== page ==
America’s Largest Shopping Mall Owner Gets a New Tenant: Itself - OZY | A Modern Media Company

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Buckle up: The future of retail is unpredictable.

By Alistair Gray

Simon Property Group became one of America’s largest shopping mall landlords under Melvin and Herb Simon, brothers and co-founders. Under Melvin’s son, David, it is also becoming a sizable tenant.

Through a series of unconventional deals that illustrate how an unfolding crisis in brick-and-mortar retail is transforming old business models, the real estate company is helping salvage big names in the U.S. clothing sector.

A Delaware judge on Friday gave the green light to Simon to become part owner of Brooks Brothers, the two-centuries-old menswear retailer that was tipped into bankruptcy last month by the coronavirus pandemic.

Just days earlier, the property group — together with its BlackRock-controlled partner Authentic Brands, a licensing specialist that owns Sports Illustrated magazine — was given the go-ahead to buy Lucky Brand, the California-based jeans retailer, out of Chapter 11.

Setting out the rationale last week, David Simon, Simon Property Group’s chairman and CEO, said: “There’s just nothing out there that says you can’t make smart investments outside of your core businesses.”

But with the occupancy rate of Simon properties at its lowest level in a decade, the worry on Wall Street is that keeping retailers afloat with its own cash is a desperate attempt to prevent bigger areas of the malls from remaining unoccupied.

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Simon has a low profile outside U.S. property and retail, yet it played an influential role in developing the country’s urban geography through the late 20th century.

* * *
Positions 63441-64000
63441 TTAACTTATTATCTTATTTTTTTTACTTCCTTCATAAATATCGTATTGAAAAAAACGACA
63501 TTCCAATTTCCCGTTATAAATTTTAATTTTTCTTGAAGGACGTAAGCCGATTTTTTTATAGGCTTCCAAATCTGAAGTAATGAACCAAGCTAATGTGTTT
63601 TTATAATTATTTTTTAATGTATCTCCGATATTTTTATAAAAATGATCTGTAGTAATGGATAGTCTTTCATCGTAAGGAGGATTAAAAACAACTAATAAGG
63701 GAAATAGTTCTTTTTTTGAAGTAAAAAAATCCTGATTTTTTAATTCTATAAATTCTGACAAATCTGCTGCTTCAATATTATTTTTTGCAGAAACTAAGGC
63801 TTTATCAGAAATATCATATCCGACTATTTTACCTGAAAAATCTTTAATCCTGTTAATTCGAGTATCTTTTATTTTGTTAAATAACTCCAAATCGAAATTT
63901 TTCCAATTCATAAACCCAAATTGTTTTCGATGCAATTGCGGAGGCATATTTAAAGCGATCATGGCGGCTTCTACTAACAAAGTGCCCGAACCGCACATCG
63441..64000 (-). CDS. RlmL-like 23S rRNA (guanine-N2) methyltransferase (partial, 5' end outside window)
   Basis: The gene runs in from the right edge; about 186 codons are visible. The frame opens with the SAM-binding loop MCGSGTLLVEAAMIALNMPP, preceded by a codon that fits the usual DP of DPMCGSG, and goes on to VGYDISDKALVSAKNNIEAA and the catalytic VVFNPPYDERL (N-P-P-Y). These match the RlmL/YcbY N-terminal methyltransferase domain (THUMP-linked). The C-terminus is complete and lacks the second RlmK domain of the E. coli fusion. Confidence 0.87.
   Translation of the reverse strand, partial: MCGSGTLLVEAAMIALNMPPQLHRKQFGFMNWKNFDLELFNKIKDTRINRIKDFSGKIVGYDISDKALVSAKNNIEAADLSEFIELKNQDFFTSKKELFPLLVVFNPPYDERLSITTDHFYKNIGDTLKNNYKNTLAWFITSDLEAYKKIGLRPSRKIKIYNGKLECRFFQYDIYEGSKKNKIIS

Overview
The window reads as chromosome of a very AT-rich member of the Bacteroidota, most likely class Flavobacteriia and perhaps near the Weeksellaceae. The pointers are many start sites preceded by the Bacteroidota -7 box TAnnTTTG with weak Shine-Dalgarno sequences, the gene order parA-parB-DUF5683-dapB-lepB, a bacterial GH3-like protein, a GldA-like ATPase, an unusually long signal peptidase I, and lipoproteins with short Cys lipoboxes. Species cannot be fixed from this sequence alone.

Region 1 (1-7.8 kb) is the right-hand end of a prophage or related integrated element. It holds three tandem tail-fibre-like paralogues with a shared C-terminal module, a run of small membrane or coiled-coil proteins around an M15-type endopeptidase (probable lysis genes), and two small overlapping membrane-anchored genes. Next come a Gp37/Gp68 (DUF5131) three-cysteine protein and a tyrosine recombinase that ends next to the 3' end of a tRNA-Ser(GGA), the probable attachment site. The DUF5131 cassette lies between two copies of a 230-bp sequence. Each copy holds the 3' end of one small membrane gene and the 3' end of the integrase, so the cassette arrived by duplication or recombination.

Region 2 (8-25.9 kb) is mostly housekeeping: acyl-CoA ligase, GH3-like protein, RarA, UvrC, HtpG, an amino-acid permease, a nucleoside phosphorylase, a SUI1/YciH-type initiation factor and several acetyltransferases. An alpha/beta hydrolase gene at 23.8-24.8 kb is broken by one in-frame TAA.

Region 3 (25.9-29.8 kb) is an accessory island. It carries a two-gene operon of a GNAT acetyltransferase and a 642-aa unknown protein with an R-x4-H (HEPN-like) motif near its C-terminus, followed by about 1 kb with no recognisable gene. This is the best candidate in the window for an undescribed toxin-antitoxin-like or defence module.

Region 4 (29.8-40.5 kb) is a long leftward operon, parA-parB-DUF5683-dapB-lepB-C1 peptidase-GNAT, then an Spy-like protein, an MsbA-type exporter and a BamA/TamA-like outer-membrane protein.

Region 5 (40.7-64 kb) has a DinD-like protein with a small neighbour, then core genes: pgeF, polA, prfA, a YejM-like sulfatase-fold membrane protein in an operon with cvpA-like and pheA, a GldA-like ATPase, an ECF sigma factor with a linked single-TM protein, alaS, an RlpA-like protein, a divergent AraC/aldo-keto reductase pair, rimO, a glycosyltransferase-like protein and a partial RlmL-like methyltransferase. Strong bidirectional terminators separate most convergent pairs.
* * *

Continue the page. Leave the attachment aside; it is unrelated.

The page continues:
Started as Melvin Simon & Associates in Indianapolis in 1960, the company was central to a national building boom as families flocked to the suburbs. The Simons earned a reputation in real estate circles as “the Marx Brothers of Malls.”

Today the real estate investment trust is the country’s biggest mall owner, with a portfolio comprising large centers, including King of Prussia in Pennsylvania, Sawgrass Mills in Florida and Del Amo Fashion Center in California.

Probably the same people that told Amazon to stay in the book business.

David Simon, on his critics

Sought-after occupants such as Apple and Sephora have helped the malls attract affluent shoppers and allowed Simon to cope better than its distressed peers with the rise of e-commerce, although the Gap, Victoria’s Secret, Macy’s and other out-of-favor retail brands are also among its largest tenants.

The coronavirus crisis is threatening to have a lasting impact. Simon says the 2008 financial meltdown “pales in comparison” to the pandemic.

While more than 90 percent of Simon’s tenants have reopened, foot traffic remains slower than usual and many remain unable or unwilling to pay rent. Simon has collected only 73 percent of July payments.

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A wave of retail bankruptcies — including of some of Simon’s most important mall anchors and tenants, such as the department store chains JCPenney and Neiman Marcus — is adding to the pressure. Chapter 11 allows retailers to easily get out of lease agreements.

The company cut its dividend for the second quarter by 38 percent, suspended more than $1 billion of development projects and temporarily reduced staff salaries by as much as 30 percent.